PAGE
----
Transfusion-associated graft-versus-host disease has been observed after transfusion of non-irradiated blood in fludarabine phosphate, USP treated patients. Fatal outcome as a consequence of this disease has been reported. Therefore, to minimize the risk of transfusion-associated graft-versus-host disease, patients who require blood transfusion and who are undergoing, or who have received, treatment with fludarabine phosphate, USP should receive irradiated blood only.
In a clinical investigation using fludarabine phosphate, USP in combination with pentostatin (deoxycoformycin) for the treatment of refractory chronic lymphocytic leukemia (CLL) in adults, there was an unacceptably high incidence of fatal pulmonary toxicity. Therefore, the use of fludarabine phosphate, USP in combination with pentostatin is not recommended.
Of the 133 adult CLL patients in the two trials, there were 29 fatalities during study. Approximately 50% of the fatalities were due to infection and 25% due to progressive disease.
Pregnancy: Based on its mechanism of action, fludarabine phosphate, USP can cause fetal harm when administered to a pregnant woman. There are no adequate and well-controlled studies of fludarabine phosphate, USP in pregnant women. Fludarabine phosphate was embryolethal and teratogenic in both rats and rabbits. If fludarabine phosphate, USP is used during pregnancy, or if the patient becomes pregnant while taking this drug, the patient should be apprised of the potential hazard to the fetus. Women of childbearing potential should be advised to avoid becoming pregnant. Women of childbearing potential and fertile males must take contraceptive measures during and at least for six months after cessation of treatment with fludarabine phosphate, USP.
Fludarabine phosphate, USP was embryolethal and teratogenic in rats and rabbits.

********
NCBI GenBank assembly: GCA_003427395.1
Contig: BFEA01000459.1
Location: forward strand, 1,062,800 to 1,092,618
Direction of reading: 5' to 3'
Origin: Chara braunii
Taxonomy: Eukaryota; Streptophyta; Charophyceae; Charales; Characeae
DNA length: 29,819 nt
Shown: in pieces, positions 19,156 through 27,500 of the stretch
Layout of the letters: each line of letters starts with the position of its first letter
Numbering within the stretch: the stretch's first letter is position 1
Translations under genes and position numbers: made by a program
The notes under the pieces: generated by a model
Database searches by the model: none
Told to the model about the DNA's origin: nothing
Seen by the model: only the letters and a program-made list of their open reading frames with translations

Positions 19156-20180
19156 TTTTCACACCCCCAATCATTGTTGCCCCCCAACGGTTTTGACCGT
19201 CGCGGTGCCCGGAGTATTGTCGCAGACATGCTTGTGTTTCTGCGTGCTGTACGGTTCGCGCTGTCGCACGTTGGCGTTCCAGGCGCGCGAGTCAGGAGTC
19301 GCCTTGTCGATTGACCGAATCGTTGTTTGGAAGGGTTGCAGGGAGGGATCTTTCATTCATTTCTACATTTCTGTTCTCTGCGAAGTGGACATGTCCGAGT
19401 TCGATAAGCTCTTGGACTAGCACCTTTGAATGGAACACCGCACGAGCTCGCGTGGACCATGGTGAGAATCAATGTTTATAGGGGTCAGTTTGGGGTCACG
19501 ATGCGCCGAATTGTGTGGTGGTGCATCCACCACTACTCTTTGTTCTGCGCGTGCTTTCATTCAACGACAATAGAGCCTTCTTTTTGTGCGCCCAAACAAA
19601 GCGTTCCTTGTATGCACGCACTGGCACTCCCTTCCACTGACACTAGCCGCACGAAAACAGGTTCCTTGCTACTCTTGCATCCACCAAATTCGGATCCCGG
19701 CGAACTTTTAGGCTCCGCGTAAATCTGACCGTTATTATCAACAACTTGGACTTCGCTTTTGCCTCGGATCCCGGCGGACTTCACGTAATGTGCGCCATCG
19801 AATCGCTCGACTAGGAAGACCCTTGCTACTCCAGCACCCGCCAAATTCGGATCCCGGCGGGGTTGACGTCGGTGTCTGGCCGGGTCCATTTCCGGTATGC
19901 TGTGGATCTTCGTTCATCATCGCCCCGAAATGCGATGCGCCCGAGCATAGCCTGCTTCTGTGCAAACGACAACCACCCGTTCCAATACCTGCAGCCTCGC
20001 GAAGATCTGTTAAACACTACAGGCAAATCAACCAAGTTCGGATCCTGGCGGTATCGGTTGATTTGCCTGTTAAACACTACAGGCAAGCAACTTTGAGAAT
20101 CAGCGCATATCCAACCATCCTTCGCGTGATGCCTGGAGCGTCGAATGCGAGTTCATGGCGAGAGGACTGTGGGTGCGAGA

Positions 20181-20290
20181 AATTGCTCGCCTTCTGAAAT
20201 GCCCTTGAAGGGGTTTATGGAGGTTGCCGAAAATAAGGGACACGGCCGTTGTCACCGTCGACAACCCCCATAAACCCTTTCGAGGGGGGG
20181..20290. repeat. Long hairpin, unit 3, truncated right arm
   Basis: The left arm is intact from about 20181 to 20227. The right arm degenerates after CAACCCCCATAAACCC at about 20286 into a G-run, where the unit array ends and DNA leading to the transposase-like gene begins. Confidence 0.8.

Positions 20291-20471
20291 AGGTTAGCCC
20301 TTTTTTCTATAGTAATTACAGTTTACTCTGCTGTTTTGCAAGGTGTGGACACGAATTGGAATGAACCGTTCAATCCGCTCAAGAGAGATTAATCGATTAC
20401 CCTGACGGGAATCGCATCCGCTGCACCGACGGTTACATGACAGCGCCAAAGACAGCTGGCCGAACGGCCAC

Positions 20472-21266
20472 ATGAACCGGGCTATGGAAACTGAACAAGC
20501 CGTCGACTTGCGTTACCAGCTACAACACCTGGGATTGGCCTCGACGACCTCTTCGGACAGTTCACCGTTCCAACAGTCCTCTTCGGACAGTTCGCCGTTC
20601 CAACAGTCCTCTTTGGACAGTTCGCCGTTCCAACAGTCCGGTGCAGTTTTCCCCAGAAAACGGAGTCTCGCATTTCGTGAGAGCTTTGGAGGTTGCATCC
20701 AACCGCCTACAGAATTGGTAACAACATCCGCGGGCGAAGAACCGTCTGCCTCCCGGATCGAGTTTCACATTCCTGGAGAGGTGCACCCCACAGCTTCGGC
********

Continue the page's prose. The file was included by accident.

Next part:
Fludarabine phosphate, USP was administered at doses of 0, 1, 10 or 30 mg/kg/day (0.24, 2.4 times and 7.2 times the recommended human dose on a mg/m2 basis, respectively) to pregnant rats on days 6 to 15 of gestation. At 10 and 30 mg/kg/day administered during organogenesis, there was a dose-related increase in various skeletal variations and a decrease in mean fetal body weights. Maternal toxicity was not apparent at 10 mg/kg/day, and was limited to slight body weight decreases at 30 mg/kg/day. In a dose finding study malformations, such as limb and tail defects, were induced at 40 mg/kg/day (9.6 times the recommended human dose on a mg/m2 basis). In a reproduction toxicity study on rabbits Fludarabine phosphate was administered intravenously at doses of 0, 1, 5 or 8 mg/kg/day (approximately 0.5, 2.4, and 3.8 times the recommended human dose on a mg/m2 basis) on days 6 to 18 of gestation. A dose of 8 mg/kg/day administered during organogenesis increased embryo and fetal lethality as indicated by a higher number of resorptions and a decrease in live fetuses. Compound-related teratogenic effects manifested by external deformities and skeletal malformations were observed at 8 mg/kg/day. The most frequent external malformations observed in rabbits were cleft palate, adactyly, brachydactyly and syndactyly along with skeletal malformations such as fused metatarsals, phalanges, sternebrae and limb bones and some soft tissue malformations (diaphragmatic herniae). Fetal body weights were decreased in rabbits given 8 mg/kg/day.